An essay on Kalam cosmological argument.
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Examine the key ideas of the cosmological argument. The cosmological argument seeks to prove the existence of God on the basis that the universe has not always been in existence and so for it to be created, an external cause was necessary; this outside agent is viewed as God.
The cosmological argument presents various different interpretations to the universe's existence; in which they try to prove the existence of God as being the creator. However, many people cannot come to terms with this explanation to the universe.
The Cosmological argument fits in with the God of classical theism (omnipotent, omnibenevolent, omniscient). It makes sense to think that there is an initial cause to the universe: this fits with our experience of events within the universe.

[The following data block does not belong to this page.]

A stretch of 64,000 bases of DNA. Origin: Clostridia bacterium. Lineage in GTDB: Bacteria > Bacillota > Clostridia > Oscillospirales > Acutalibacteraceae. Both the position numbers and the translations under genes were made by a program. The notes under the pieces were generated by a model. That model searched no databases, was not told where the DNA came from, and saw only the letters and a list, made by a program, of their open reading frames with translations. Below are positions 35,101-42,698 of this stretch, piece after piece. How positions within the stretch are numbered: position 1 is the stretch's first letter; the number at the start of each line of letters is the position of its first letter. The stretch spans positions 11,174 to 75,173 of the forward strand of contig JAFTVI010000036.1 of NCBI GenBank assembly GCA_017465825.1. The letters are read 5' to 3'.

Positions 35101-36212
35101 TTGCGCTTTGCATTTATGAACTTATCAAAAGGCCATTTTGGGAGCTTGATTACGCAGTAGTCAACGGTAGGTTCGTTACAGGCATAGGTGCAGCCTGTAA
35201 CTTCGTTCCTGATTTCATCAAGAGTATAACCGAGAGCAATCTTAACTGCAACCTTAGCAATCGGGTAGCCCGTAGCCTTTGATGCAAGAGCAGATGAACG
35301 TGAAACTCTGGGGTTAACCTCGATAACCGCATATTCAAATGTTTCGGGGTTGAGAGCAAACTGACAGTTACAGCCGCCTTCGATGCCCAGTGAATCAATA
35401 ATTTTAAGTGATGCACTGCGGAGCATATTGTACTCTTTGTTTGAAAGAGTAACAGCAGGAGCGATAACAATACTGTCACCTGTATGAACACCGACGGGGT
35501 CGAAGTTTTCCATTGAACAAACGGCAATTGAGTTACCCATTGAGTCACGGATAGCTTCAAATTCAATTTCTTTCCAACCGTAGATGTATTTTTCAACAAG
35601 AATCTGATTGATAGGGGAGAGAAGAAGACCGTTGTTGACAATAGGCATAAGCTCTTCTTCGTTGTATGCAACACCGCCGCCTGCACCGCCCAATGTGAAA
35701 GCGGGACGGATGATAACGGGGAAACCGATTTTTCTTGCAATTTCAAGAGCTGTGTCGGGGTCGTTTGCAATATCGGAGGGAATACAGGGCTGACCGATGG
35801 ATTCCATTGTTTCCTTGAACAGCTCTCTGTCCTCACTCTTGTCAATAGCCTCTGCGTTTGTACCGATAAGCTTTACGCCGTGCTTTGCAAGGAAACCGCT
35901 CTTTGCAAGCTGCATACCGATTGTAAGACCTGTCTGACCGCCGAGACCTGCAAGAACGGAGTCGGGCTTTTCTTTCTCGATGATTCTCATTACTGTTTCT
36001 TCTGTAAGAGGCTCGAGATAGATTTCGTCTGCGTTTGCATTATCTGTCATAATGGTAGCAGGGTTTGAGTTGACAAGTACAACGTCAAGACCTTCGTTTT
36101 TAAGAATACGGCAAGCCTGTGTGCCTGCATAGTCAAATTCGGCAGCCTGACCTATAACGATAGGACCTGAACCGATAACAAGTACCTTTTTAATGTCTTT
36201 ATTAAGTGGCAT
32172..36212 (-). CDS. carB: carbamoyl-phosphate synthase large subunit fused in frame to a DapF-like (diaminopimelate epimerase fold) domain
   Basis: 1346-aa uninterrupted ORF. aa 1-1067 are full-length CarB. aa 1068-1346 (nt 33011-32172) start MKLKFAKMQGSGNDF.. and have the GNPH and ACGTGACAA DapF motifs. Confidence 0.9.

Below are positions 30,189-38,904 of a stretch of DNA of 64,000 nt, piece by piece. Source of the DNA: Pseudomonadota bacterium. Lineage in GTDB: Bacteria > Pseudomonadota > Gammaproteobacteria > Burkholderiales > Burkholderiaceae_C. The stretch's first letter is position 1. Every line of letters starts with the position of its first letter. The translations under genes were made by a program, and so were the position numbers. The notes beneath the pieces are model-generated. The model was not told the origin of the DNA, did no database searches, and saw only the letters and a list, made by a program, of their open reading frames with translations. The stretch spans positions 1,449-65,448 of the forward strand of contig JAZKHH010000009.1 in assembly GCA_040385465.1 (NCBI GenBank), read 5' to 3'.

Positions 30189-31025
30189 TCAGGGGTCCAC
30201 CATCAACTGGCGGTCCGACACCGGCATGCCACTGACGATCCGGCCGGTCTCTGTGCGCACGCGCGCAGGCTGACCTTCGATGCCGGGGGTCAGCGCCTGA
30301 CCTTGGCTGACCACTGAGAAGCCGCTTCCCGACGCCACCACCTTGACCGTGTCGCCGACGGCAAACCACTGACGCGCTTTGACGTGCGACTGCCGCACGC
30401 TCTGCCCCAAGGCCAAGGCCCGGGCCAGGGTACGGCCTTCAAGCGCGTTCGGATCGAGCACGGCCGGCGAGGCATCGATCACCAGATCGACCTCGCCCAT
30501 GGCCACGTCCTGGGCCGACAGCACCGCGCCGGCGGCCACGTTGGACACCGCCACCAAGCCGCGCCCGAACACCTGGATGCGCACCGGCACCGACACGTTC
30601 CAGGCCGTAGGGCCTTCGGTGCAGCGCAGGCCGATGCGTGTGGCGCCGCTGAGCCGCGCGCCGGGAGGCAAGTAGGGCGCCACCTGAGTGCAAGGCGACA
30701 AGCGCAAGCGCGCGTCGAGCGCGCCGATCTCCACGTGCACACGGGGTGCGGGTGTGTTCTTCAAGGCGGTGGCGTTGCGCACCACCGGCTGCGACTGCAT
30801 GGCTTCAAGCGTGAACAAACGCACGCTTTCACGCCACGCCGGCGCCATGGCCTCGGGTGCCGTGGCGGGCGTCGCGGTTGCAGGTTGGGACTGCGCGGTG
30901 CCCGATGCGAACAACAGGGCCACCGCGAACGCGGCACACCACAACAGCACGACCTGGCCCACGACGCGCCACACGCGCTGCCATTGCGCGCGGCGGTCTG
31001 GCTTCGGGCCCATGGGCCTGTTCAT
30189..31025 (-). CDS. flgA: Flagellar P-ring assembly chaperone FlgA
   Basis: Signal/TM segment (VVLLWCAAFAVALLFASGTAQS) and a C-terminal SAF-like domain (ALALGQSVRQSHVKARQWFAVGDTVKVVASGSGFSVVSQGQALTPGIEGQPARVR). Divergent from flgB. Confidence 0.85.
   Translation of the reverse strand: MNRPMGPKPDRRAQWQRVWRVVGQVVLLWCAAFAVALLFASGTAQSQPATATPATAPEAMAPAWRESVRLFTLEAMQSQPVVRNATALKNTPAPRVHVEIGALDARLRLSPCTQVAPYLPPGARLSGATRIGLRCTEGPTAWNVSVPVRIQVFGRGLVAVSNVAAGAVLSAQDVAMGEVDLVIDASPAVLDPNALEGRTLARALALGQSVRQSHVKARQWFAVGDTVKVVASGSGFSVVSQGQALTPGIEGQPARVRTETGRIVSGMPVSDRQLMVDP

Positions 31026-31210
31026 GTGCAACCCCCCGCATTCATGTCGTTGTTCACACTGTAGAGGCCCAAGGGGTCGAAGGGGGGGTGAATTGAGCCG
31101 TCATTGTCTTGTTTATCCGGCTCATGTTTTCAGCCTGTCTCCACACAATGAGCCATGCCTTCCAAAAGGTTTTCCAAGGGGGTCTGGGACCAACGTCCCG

The cosmological argument is a family of arguments that seek to demonstrate the existence of a Sufficient Reason or First Cause of the existence of the cosmos. The roll of the defenders of this argument reads like a Who’s Who of Western philosophy: Plato, Aristotle, ibn Sina, al-Ghazali, Maimonides, Anselm, Aquinas, Scotus, Descartes, Spinoza, Leibniz, and Locke, to name but some.
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So I think that the first premise of the kalam cosmological argument is surely true. Premise 2. The more controversial premise in the argument is premise 2, that the universe began to exist. This is by no means obvious. Let’s examine both philosophical arguments and scientific evidence in support of premise 2.